>>There are (used to be?) systems where lines are delimited from both
>>ends. On VMS, a line started with a LF and ended with a CR, IIRC. How
>>about a more generic approach: the value of this property is a pair of
>>strings, one for the BOL and one for the EOL marker. 'native' would
>>still have the same meaning, while 'dos', 'unix' and 'mac' would be
>>aliases for ':\r\n', ':\n' and ':\n\r' (or whatever), respectively. A
>>VMS guy would make 'native' an alias for '\n:\r'.
>It's probably best not to use "\n" and "\r" because "\n" is ambiguous.
>To a Mac programmer, for instance, it means a CR, and to a Windows
>programmer it means CRLF - maybe not in C, but certainly in Perl.
>Stick to numeric values.
This are Subversion properties, not string constants in your favourite
programming language. We can define "\n" to always mean "\x0A", and it's
a good mnemonic.
>Another thought: don't assume a file is binary just because it doesn't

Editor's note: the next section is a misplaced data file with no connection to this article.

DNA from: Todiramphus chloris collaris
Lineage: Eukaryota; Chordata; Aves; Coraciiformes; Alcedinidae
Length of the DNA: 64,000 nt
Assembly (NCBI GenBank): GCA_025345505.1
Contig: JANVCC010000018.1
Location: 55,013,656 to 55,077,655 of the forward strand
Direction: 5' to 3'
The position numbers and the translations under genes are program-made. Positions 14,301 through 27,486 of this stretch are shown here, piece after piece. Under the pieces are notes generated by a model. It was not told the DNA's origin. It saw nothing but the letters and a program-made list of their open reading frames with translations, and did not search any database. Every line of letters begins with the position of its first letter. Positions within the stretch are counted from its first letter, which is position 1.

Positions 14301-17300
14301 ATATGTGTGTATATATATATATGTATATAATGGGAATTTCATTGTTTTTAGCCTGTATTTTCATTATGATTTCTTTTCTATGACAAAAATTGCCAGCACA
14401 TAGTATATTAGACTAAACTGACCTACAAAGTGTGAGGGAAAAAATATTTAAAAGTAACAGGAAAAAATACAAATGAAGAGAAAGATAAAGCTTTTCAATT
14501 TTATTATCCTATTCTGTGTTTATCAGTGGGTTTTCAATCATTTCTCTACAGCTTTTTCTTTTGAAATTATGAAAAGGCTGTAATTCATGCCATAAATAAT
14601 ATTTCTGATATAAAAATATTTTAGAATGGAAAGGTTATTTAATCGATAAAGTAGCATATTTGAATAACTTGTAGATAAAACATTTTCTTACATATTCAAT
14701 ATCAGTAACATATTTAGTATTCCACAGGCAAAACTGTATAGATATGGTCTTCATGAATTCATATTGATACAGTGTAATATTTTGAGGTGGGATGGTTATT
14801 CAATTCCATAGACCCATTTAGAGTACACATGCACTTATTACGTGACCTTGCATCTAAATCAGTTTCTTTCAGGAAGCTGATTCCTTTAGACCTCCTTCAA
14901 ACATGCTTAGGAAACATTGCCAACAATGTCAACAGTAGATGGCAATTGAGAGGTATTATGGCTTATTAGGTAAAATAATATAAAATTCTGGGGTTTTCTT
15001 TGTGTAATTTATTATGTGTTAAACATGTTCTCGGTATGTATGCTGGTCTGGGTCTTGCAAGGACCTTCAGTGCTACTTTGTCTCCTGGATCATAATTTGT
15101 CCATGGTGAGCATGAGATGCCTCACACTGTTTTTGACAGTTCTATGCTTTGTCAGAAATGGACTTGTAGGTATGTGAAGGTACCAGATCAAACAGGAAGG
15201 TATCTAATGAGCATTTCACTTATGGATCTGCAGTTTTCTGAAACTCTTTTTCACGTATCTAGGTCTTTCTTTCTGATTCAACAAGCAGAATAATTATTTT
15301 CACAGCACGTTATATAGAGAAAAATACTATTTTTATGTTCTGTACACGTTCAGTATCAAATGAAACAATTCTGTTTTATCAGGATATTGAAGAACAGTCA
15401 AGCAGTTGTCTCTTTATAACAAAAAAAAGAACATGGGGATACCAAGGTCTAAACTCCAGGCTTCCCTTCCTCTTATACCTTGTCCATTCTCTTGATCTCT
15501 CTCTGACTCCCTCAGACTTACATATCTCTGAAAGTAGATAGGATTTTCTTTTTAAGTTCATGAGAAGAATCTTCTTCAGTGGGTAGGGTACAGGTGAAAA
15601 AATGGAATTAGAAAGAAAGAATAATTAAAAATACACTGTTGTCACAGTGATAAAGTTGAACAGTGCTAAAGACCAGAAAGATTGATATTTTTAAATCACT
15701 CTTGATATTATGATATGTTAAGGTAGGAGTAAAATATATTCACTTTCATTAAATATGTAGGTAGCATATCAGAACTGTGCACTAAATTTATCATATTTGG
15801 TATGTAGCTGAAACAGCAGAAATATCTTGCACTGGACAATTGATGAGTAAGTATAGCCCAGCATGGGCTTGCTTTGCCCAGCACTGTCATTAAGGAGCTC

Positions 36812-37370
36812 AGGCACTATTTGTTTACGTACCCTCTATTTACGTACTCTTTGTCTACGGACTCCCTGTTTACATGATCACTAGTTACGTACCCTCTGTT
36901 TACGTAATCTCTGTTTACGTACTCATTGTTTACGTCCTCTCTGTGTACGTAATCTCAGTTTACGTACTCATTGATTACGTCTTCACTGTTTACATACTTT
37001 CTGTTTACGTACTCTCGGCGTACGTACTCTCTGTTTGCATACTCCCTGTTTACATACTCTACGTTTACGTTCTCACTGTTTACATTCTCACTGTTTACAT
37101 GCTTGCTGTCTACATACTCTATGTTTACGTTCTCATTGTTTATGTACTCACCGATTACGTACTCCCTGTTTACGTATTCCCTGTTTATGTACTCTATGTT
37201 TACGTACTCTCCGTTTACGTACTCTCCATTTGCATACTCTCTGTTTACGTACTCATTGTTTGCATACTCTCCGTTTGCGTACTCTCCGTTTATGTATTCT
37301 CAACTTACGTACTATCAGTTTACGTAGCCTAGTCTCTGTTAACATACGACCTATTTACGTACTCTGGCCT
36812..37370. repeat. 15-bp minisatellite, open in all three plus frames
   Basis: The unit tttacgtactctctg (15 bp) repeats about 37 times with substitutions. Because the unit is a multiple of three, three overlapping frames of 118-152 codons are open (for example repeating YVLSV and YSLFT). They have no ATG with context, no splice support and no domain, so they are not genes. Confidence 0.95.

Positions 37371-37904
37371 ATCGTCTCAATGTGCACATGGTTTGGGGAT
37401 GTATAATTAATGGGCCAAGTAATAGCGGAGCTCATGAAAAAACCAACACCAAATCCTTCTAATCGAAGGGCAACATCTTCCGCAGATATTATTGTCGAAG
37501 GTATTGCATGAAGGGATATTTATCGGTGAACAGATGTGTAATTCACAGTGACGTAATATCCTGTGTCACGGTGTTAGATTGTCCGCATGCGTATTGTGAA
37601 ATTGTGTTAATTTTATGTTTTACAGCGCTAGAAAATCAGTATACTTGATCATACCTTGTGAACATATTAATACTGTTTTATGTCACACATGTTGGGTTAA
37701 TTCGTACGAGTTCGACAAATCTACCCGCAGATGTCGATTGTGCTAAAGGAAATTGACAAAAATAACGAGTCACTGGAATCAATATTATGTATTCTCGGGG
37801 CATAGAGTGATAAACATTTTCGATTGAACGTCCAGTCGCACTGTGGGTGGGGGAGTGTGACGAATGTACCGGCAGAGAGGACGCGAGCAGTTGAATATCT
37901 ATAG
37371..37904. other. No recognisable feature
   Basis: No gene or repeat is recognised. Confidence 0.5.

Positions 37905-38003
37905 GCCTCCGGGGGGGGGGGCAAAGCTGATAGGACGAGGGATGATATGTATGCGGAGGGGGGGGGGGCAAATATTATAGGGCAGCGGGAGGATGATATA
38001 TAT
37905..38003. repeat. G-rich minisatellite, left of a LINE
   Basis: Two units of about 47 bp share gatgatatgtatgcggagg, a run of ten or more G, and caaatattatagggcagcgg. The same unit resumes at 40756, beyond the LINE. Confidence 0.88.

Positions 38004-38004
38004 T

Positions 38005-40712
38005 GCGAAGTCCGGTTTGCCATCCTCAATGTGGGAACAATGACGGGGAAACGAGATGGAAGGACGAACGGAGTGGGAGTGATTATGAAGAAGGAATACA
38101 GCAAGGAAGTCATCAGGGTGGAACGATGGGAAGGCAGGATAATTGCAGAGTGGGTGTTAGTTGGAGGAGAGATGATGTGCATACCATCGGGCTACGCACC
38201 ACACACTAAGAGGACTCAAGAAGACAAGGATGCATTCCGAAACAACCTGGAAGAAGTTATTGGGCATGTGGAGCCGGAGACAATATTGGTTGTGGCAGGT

>have any CR or LF characters! It might use the Unicode line separator
>LS (2028) or paragraph separator PS (2029), Or even EBCDIC NEL,
>which is in Unicode as 0085. This is all discussed at:
Until we can handle Unicode, EBCDIC, et al. natively, we'll have to
treat them as binary.
>May I suggest LS as the repository's native newline character?
That would only make sense for Unicode., and we don't handle Unicode
natively (yet), see above.
Right now, we'll only handle ASCII derivatives (that includes UTF-8).
Recognizing EBCDIC would be nice, but I don't think any kind of
heuristic will help us here: the user will have to say charset=EBCDIC
(whereupon we ask: which dialect? :-). Or we could make that the default
character set for text files where EBCDIC is the native single-byte
Whatever; all of this is post-M3, IMHO.
home: <brane_at_xbc.nu> http://www.xbc.nu/brane/
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Received on Sat Oct 21 14:36:34 2006